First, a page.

High River residents Angela Piovesana and Amanda Pawlitzki will be blogging over the summer about their experiences during and after the floods hit southern Alberta.

They'll tell stories of the recovery through the eyes of people who live there.

Everyone in High River, Alta., has a different version of June 20.

For many it started off routinely, getting kids to school and going to work. As the day progressed, it veered off the normal path into a panic-stricken journey that will define many families’ lives for years to come.

My friend Cassandra Murray and her husband Charlie have five children. Their story starts three days earlier.

Their youngest, Sawyer, is almost 21-months-old. He was born with a rare neuromuscular disease called central core disease and spent his first 20 months at the Alberta Children's Hospital.

On June 17, almost two years, after his birth, they welcomed their son home from the hospital. He was now strong enough to be on a home ventilator.

"Having him home and having our family finally together under one roof was the only thing on our minds," she says.

The day they never saw coming

On June 20, Murray dropped her three of the kids at school and her three-year-old at his day home, just around the corner from the house.

"I was planning on enjoying a nice quiet day at home with Sawyer," she says.

It was on Facebook that Murray found out her kids’ school was being evacuated due to the risk of flooding.

Murray, unable to get the kids because she couldn’t take Sawyer in the car alone, called her husband to grab the kids from school.

Now with almost everyone safe at home, the worry was what to do with Sawyer’s ventilation system if they lost power.

"My husband Charlie and our oldest Colton, drove into Calgary to buy a generator.  So here I was at home with four of our children completely oblivious to what was happening outside — and around High River — and never in a million years did I ever anticipate [our community of] Montrose flooding."

But with the water quickly rising, Murray realized they couldn’t stay at the house. Her mother, who lives downstairs, rushed to get the three-year-old from his day home around the corner. Her grandfather was also at the house.

In the eight minutes she was gone, the water had risen to the back fence. Panicked, Murray called her husband to tell him to drop everything in Calgary and get back ASAP.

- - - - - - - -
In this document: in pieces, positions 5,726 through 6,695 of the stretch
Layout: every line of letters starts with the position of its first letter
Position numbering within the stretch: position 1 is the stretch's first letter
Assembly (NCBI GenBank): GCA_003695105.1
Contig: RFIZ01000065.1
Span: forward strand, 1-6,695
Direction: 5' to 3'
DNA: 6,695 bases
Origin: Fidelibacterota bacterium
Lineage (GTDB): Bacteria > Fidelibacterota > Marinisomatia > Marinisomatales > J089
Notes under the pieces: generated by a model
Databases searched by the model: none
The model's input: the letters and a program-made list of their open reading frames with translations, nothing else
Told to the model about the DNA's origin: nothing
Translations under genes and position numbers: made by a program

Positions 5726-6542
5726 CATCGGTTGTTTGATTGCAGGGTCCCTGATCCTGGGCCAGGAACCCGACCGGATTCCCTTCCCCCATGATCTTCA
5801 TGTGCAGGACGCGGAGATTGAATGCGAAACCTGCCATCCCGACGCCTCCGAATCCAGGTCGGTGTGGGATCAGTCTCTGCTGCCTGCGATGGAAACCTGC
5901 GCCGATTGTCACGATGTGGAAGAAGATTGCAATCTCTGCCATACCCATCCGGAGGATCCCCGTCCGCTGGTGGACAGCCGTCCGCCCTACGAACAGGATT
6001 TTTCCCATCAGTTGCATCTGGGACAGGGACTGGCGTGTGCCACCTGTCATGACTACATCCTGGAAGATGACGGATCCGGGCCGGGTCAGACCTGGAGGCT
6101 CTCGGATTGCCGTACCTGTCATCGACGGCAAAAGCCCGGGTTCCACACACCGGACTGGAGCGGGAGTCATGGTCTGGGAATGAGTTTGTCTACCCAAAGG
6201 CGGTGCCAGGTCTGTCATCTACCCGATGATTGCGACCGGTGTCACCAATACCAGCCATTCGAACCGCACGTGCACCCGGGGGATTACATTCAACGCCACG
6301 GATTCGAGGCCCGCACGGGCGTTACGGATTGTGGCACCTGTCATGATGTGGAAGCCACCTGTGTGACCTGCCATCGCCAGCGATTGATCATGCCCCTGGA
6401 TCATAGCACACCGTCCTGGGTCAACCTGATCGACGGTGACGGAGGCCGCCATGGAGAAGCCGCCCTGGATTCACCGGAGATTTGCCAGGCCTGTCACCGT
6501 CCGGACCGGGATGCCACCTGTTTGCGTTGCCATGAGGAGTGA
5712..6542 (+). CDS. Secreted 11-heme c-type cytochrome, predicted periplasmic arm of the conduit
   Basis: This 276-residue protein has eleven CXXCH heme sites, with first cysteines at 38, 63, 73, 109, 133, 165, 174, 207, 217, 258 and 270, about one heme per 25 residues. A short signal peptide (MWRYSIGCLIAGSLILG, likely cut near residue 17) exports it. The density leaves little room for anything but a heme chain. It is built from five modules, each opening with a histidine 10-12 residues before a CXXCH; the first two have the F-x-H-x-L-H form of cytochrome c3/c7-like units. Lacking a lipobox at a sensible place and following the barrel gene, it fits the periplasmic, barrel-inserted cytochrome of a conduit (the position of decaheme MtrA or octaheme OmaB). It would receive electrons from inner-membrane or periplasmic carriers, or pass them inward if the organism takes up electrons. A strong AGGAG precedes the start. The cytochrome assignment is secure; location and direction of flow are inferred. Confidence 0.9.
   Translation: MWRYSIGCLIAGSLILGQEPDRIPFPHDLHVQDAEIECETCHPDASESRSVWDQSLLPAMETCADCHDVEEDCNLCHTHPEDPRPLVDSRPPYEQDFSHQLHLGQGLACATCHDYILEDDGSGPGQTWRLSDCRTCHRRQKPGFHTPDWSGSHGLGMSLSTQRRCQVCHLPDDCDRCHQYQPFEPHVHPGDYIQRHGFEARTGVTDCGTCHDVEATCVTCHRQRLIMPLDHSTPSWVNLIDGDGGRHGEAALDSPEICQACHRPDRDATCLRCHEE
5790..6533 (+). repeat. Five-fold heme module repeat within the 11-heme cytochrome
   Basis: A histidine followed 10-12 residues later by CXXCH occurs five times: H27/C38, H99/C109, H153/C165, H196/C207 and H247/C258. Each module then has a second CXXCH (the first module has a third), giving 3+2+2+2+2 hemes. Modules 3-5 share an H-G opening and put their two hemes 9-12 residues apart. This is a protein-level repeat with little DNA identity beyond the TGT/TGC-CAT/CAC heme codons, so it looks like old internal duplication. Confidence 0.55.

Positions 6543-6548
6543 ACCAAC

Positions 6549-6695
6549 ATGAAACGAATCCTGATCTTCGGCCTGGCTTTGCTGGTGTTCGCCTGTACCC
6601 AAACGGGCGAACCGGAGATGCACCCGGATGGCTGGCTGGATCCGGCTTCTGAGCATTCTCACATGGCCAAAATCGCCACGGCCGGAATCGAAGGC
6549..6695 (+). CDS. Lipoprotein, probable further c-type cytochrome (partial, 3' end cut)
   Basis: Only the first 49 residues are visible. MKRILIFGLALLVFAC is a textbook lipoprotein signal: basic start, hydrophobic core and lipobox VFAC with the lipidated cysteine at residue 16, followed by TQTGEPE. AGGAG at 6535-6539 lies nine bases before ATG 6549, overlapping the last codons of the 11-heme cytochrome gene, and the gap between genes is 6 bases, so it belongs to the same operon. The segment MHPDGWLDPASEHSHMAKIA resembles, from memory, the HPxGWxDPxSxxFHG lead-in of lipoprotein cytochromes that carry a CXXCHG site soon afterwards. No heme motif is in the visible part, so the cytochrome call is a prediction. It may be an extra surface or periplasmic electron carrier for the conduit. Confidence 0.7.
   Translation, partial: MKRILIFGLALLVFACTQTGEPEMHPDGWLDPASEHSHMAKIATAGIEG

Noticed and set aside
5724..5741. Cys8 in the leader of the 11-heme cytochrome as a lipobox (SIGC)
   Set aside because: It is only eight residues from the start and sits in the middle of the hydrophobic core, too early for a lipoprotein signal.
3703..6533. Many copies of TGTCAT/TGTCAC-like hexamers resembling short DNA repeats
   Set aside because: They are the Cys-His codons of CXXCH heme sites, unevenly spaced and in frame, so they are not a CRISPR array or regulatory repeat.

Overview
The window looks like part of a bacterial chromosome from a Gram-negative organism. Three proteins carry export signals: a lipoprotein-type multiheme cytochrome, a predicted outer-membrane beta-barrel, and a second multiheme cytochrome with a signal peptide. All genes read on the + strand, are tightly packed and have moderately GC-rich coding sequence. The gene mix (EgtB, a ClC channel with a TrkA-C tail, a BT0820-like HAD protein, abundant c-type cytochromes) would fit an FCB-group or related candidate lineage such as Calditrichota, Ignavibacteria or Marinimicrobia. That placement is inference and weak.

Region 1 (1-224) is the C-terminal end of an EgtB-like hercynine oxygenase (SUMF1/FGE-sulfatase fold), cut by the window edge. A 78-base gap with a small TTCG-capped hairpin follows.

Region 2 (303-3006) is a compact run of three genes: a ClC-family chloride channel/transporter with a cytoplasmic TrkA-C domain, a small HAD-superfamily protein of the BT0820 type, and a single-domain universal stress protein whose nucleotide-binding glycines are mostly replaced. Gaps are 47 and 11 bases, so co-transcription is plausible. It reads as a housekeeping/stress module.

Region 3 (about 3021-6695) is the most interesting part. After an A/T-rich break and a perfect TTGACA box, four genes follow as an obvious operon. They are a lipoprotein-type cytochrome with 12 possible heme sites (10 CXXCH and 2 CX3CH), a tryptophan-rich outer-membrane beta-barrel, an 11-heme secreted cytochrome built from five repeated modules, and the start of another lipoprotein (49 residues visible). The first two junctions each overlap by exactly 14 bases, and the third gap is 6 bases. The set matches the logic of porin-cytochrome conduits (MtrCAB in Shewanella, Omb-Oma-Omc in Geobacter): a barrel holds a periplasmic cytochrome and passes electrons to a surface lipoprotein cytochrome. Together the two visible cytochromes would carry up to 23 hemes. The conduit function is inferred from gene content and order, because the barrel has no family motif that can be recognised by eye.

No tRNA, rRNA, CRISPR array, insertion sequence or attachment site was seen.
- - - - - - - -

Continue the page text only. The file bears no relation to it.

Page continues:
Twenty minutes later, the doors to Murray’s basement blew open and five feet of water came rushing in.

"Nothing could be done. My mom had just lost everything and we had no idea if her cat made it up high enough. Charlie was also not able to get back to us before the bridge washed out and our neighborhood was completely inaccessible by vehicle," she says.

The rescue

Realizing they would need help, Murray called 911 to arrange for help to get out.

"After two and a half hours on the phone I finally heard word they were sending a boat. During that two and a half hours, my neighbors Tom and Suzanne were an amazing help with keeping the kids, my mom and grandfather calm.  They also helped me bring all the valuables off the main floor to the upstairs," she says.

"We didn't know when the water was going to stop."

When the boat arrived, Murray could take Sawyer, but had to leave the others because there wasn't enough room. Emergency officials had sent several people, not knowing Sawyer’s condition.

Despite the tense circumstances, everyone on the boat — including the driver, who happened to be my father-in-law — joked together as they made it to dry ground.

At one point, they had to wait as a construction trailer with a hissing propane tank floated past.

There was a quick reunion with Charlie and Colton after they got off the boat, before Murray and Colton accompanied Sawyer in an ambulance to the Alberta Children's Hospital in Calgary. 

It would be hours before the rest of the kids and Murray’s mother were able to leave the house — by combine. Her grandfather was brought out by boat a bit earlier.

"The best part of whole entire day was when our family was reunited at midnight.  We all slept within a foot of each other that night. Unfortunately Sawyer was re-admitted to ACH and had to stay there until our home was safe again — but how long would that be?" said Murray.


On July 3, Murray and her husband saw their home again. Rather than crying, the pair went into "let’s get it done mode," she says.

"All we cared about was cleaning it up, making it safe and getting home again."

One month exactly from the flood, Murray and her family — minus Sawyer — moved home.

By July 30, Sawyer was reunited with the family.

"We'll never be back to where we were on the house as our insurance policy hasn't covered about half the damages, but that's life. What matters is that we're home — all of us," said Murray.


Sawyer Murray has central core disease and must use a ventilation system. (Amanda Pawlitzki/CBC)